By: Paul Giannini, NRP, CCEMTP, FP-C
I’ve been volunteering and working in public safety since 1983. In the 80’s, 90’s and even into the early 2000’s, customer service wasn’t a term I heard or spoke very much. I got into EMS for the same reason I think that most of us did, to help people. I suspect, not until recently, that most of us have not thought about the customer service we provide.
When we arrive at the scene of an incident, we step out of the ambulance with a billboard-sized logo announcing the name of our service, in our clean pressed (hopefully) uniform, the public presumes that we are clinically competent. The vast majority of people who request our service have no idea whether or not we are providing good clinical care. What they will remember is that we made grandpa walk downstairs when he couldn’t breathe, or we didn’t put a second blanket on grandma when she was cold. These are the incidents that make customers angry and cause them to start asking questions regarding the care we provide.
The service we give our customers goes much deeper than the sophisticated clinical care we provide. It starts with how we treat them as human beings. Imagine the reaction when we:
- Roll our eyes because they call 911 at 0345 for a fever and vomiting that has been present for 3 days
- Are a little more rough than necessary while moving a patient in pain because we are in a rush
- Are not responsive to a family member’s questions of the condition of their loved one they found unconscious on the bathroom floor
All these things are noticed and remembered. I’ve heard providers say things like “Does it really matter? I’m who they get when they call 911?” Yes, it matters a great deal, because we are called to treat people, not conditions. It also can matter for financial reasons. Many municipalities in America have ambulance service provided by volunteers, either fire department based or third service providers. Customer service matters to them because most ask their communities for donations or do subscription drives. What happens to the subscription drive letter when one of the aforementioned situations occurs? What happens when the letter arrives in the mail two days after your partner leaned out the window and waved with fewer than all his fingers because a car didn’t move out of the way fast enough?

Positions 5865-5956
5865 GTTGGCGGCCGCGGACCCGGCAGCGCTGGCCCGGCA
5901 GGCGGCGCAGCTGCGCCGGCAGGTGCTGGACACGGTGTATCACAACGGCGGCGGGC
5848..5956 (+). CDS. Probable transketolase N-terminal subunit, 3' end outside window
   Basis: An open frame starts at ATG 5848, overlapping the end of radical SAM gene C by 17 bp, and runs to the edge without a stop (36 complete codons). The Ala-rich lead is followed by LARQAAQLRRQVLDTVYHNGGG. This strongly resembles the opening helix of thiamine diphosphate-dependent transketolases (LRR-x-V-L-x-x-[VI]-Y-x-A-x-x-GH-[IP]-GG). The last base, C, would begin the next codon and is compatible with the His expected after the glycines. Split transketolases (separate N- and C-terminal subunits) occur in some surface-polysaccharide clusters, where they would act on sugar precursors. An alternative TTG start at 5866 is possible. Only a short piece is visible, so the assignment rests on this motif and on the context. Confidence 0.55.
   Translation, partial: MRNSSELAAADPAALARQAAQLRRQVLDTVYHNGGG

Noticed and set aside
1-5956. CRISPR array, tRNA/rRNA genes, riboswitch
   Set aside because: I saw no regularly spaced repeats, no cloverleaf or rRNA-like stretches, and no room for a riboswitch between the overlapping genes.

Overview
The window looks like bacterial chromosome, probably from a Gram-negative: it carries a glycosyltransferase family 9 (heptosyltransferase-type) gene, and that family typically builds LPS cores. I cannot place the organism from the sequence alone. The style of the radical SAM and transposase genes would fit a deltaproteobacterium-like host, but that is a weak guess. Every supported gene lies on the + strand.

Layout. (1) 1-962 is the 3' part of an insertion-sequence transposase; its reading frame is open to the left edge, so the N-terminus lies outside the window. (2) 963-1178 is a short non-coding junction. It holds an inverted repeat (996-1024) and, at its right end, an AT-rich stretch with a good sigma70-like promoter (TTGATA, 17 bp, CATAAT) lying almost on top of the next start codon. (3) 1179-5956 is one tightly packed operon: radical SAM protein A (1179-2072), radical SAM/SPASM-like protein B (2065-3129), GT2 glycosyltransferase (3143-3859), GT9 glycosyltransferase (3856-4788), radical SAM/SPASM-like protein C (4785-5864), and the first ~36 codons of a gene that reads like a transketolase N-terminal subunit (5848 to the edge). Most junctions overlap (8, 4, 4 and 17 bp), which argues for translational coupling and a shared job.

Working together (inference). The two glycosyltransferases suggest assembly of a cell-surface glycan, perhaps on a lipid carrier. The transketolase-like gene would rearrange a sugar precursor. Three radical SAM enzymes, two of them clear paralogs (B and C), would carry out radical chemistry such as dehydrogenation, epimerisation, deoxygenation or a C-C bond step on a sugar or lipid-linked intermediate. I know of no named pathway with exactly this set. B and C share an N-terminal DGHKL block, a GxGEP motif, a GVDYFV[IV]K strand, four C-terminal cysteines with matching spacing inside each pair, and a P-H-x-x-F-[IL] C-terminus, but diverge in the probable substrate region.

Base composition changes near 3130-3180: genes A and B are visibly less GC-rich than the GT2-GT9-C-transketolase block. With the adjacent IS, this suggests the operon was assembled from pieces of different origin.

For a municipal provider, the bad press created by your community when the service provided is sub-par has far-reaching effects on budgets, staffing, and the way we are perceived by the community. Even if you work for a for-profit agency, providing poor customer service can cause a community to go shopping for another provider. I’ve seen it happen first hand. I was one of the authors of a successful bid to assume EMS coverage for a municipality. Customer service was the reason the municipality was replacing their existing service.
Paul started his public safety career in Connecticut in 1983 as a volunteer EMT in his hometown of Trumbull and joined the fire department a year later. A certified paramedic and firefighter since 1986, he has been involved in all aspects of fire and EMS. Paul left career fire service in 1995 to become a training/QA manager for a large, national ambulance company and has worked for public and private 911 ambulance companies and a hospital-based critical care program since that time. Paul holds several instructor certifications and maintains NRP, CCEMTP, and FP-C critical care credentials. In addition, he is the current director of clinical services for ZOLL Cardiac Diagnostics, a medical device company near Pittsburgh, PA. He continues to volunteer as a firefighter and work part-time as a paramedic where he lives in Monroeville, PA.